Tell me about a time when you found yourself not survivng and how did you overcome that?

    Have you survived anything high tech?

  •  Domesticated dogs may date back as far as 33,000 (6+ / 0-)

    years ago, and are believed to be the first domesticated animal. Probably used for hunting, as they were already natural pack-hunters, later for herding, as that was their natural pack-hunting method. The bond between humans and dogs can only, I think, be understood by people who experience it. For those who don't, they're missing something primal and excellent.

  •  I dunno about training ferrets to give up (5+ / 0-)
    Recommended by:
    Noddy, Wee Mama, Lilith, bumbi, martini

    their kills.

    The ferrets I've had, that would hunt (since the cats would bring in their 'toys' to share), were bound and determined to have that meal NOW. Mouse was the treat! I'm as happy they eat it since it's perfect, ancestral food for them. Better than anything I could buy. Not that I wouldn't supplement, but it means the food for them will last that much longer.

    Training my cats to stash, now that sounds like a good idea. More than once my "OOoo! I'm awake now!" is due to the early morning barefoot discovery of a pootie attempt to feed me properly.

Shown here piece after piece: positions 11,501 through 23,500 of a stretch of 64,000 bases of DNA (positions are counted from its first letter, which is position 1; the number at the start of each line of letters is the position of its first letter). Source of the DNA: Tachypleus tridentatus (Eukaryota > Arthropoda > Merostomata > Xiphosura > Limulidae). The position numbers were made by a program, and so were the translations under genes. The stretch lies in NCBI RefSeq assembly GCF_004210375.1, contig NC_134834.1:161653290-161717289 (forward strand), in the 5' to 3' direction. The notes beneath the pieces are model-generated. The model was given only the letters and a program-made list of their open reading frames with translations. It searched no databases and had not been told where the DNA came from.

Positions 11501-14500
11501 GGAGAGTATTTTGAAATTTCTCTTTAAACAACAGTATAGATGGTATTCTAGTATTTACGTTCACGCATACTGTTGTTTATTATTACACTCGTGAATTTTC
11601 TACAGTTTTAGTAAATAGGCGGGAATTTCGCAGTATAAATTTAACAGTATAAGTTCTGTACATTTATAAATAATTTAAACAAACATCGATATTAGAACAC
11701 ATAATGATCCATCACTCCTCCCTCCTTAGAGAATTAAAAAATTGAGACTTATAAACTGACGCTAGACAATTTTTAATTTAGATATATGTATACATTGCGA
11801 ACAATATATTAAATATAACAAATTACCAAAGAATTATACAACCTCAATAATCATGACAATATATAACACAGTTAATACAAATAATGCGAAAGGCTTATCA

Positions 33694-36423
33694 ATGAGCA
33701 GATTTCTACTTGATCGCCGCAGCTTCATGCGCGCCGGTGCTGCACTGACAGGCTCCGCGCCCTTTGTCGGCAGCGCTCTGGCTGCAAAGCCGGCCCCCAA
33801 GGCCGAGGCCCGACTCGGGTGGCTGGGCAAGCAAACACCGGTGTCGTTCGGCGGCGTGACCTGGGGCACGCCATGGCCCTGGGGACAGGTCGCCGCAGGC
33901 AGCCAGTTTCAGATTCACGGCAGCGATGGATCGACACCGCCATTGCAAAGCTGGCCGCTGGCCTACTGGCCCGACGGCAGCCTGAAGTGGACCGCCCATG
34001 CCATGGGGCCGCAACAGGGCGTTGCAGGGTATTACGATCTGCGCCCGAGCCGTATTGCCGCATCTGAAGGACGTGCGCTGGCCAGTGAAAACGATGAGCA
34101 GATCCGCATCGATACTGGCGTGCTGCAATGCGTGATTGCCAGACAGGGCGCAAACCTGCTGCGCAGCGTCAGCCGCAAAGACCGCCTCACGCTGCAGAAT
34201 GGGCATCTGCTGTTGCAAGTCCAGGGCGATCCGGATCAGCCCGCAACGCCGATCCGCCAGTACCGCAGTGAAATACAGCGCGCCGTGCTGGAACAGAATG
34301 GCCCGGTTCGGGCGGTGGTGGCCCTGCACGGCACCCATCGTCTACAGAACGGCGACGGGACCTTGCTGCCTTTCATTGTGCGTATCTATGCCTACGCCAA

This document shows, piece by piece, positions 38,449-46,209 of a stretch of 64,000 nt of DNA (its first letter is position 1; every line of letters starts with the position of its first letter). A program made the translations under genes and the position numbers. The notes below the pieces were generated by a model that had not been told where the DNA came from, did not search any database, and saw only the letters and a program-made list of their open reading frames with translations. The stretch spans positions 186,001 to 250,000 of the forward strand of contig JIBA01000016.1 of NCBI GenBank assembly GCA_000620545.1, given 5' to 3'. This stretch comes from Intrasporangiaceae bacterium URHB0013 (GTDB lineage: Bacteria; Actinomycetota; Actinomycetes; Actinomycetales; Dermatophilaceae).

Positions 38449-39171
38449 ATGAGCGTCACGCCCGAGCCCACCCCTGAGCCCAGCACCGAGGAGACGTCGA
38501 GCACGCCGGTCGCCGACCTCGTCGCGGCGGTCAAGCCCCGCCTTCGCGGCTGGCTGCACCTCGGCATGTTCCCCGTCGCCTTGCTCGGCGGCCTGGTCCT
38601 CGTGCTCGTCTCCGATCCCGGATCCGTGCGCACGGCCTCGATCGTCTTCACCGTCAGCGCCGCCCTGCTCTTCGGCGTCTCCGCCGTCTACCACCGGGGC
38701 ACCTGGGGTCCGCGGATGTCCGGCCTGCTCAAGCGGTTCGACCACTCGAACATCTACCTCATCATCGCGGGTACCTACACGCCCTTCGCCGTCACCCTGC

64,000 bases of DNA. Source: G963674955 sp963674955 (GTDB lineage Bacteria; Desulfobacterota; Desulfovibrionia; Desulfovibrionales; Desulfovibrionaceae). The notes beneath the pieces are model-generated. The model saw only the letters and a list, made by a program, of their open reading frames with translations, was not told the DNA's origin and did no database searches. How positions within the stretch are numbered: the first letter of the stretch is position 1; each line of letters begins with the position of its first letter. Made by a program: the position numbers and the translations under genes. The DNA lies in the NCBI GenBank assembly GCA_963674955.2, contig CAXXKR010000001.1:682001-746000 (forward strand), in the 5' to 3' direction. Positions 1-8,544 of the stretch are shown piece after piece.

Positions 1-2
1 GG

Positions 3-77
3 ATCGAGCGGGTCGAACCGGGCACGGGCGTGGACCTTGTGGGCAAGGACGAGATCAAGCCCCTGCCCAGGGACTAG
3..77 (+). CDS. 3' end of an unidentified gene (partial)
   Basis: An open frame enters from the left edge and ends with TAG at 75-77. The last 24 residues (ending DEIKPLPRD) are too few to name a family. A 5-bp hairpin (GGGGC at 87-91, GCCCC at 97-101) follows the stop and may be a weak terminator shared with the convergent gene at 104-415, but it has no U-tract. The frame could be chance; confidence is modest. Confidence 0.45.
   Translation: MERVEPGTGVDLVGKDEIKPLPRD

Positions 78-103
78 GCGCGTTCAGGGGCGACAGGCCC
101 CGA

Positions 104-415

I think it might be good to note the rising popularity of backyard chickens. In survival situations, having a supply of eggs is very handy and chickens, given water and shelter, can often feed themselves if allowed to roam a little. They also are great at eating up scraps and leftovers.  

    I am much too liberal to be a Democrat.

    by WiseFerret on Mon Feb 27, 2012 at 08:38:07 AM PST

    •  Yeah, I'm thinking of an entire (7+ / 0-)

      Backyard Barnyard diary...rabbits, chickens, geese, mini cows, goats, mini pigs....city and county regulations, and how many and how to care for them and how to milk them and gather eggs and deal with diseases and where and how to slaughter them and as much as I can pack into a single diary - I'll leave lots out, of course, but there should be enough to assist anyone in getting details and doing it themselves if they want

      All knowledge is worth having.

      by Noddy on Mon Feb 27, 2012 at 08:45:27 AM PST

      [ Parent ]

      •  Speaking from experience (6+ / 0-)

        The milking of small goats (pygmy and pygmy mixes) is somewhat a mixed bag. . . a rather small bag. With small teats.
        And a goat able to leap on your head when you yank hair along with the teat (because it's small). I think it took about a month before we got the hang of each other. It's so exasperating that I rescued a larger milk goat. Being able to wrap your whole hand around the teat really makes a difference.